Finally, there are pointless scenes of Suge Knight being the goon that we’ve always known him to be. His attacks on Eazy and a hapless civilian are well-performed. However, the Knight “character” (if that word can actually be used here) never develops into a true antagonist or actual threat to Dre and Cube. At the very end of the film, Dre announces he’s leaving Death Row, and Suge doesn’t react physically at all; instead, he is satisfied with knowing that “[he’s] got all this nigga’s money.” It seemed out of character to me. Dre leaves the room without a scratch, and the film ends accordingly. I didn't really enjoy these Suge Knight scenes at all.

Overall, it's a mostly well-made film, but if you know your history, then it's a total failure. I believe the film set out to be the definitive film about that era of hip-hop music and N.W.A. in general, and it fails because of these oversights and glossing-over of well-known events and facts. Revisionist history at its worst.

That being said, there are a lot of compelling and entertaining scenes throughout the film, and if you don't mind the history being fudged, then you'll be no worse for wear.

Personal Score: 5/10
Tha Fly Nation Score: 8/10

Film & Television

Why Did Michaela Coel Walk Away From a $1 Million Dollar Deal with Netflix?



Michaela Coel, the star of HBO’s hit series I May Destroy You had to decline Netflix’s $1 million offer after the streaming giant refused to allow her to retain “at least 5 percent of her rights” for the show.

Coel’s success in the U.S. is largely credited to Netflix. The streamer was the U.S. distributor of Coel’s acclaimed comedy series Chewing Gum. Netflix also housed a feature musical titled Been So Long in which Coel was the lead, as well as the drama series Black Earth Rising. Coel also starred in an Emmy-winning episode of Black Mirror, also distributed by Netflix. So, naturally, Coel’s history with the streaming platform made it the premier destination for her new project. After a short negotiation with a Netflix executive, however, Coel had to find a different home for I May Destroy You in order to maintain ownership of the series.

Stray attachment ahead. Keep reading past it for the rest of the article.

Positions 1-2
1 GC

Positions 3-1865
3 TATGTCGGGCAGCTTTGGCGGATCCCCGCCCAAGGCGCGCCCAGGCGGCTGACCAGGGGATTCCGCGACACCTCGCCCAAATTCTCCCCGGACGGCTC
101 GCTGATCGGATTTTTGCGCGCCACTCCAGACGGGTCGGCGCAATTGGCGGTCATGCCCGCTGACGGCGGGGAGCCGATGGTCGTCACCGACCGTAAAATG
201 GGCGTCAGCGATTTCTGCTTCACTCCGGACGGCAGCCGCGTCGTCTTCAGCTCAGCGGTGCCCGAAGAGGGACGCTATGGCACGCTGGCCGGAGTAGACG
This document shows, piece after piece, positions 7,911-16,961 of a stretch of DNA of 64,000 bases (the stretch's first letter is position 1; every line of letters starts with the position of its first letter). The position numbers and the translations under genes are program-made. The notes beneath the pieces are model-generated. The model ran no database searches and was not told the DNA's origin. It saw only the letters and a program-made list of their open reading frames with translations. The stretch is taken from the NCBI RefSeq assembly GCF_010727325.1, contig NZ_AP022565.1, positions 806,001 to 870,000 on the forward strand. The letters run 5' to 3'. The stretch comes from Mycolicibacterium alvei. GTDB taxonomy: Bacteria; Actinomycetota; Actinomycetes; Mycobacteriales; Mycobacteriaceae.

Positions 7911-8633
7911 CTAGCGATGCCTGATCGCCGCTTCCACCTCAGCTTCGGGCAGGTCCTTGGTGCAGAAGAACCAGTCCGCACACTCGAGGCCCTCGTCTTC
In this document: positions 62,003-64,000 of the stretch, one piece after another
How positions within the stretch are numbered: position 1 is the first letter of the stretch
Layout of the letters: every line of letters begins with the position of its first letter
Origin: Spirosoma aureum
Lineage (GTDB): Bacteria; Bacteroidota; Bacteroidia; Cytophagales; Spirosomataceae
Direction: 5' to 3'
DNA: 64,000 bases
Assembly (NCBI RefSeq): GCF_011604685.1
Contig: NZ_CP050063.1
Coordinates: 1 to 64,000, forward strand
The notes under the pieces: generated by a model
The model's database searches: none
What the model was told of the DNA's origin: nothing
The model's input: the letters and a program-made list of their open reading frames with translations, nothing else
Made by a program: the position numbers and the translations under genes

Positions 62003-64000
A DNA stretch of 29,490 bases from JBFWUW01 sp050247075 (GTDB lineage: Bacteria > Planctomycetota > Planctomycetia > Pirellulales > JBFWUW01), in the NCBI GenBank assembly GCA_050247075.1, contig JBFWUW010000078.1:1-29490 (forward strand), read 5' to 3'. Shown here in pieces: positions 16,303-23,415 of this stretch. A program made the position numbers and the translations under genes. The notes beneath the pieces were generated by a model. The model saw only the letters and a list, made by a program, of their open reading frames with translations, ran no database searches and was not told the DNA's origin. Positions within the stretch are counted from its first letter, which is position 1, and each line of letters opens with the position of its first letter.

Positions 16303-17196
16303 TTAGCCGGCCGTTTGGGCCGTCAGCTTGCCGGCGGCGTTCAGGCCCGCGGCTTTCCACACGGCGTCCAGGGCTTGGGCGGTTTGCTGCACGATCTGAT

According to Vulture, Coel recalled that Netflix made her a $1 million offer for I May Destroy You in spring 2017 but she turned it down. Why? The streamer wouldn’t allow her to retain any percentage of the copyright. Coel even discontinued her relationship with CAA after it “tried to push her to take the deal”.

I May Destry You is based on Coel’s personal experience of being sexually assaulted during the making of Chewing Gum. At the age of 32, Coel is in full creative control of the series as its showrunner, director, star, and writer. She wrote all 12 episodes and co-directed nine, stars as a young writer Arabella struggling to come to terms and process a recent assault.

The series is now streaming on HBO.

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Film & Television

Ava DuVernay and Whoopi Goldberg Elected to The Academy’s Board of Governors



The Academy of Motion Picture Arts and Sciences has just elected members to its 2020-2021 Board of Governors. Among the six newly elected governors are director Ava DuVernay. EGOT winner Whoopi Goldberg has been re-elected for a second three-year term.

For those not familiar with the work of the Board of Governors, here is a breakdown of how it works and what it does.

Per Oscars official website, The Board of Governors directs the Academy’s strategic vision, preserves the organization’s financial health and assures the fulfillment of its mission.

Governors attend 6-8 board meetings annually (in person or by video). Each Governor also serves on one board oversight committee and their branch’s executive committee, and they are expected to represent their branch at numerous Academy events through the year.

The Academy has a total of 18 branches, including the actors branch and directors branch, where Goldberg and DuVernay will serve. Each branch is represented by three governors who are elected for three-year terms.

Since the #OscarSoWhite campaign in 2015, the Academy has been making efforts to increase diversity across the board. After the most recent election, out of 54 governors, the number of female Academy governors increased from 25 to 26, and people of color increased from 11 to 12.

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Film & Television

Empire’s Terrence Howard Receives a Star On Hollywood Walk Of Fame



Long overdue! Congratulations to Terrence Howard, who, as of this morning, became a proud owner of a star on Hollywood Walk Of Fame.

See images from the ceremony below. Courtesy of Hollywood Chamber of Commerce.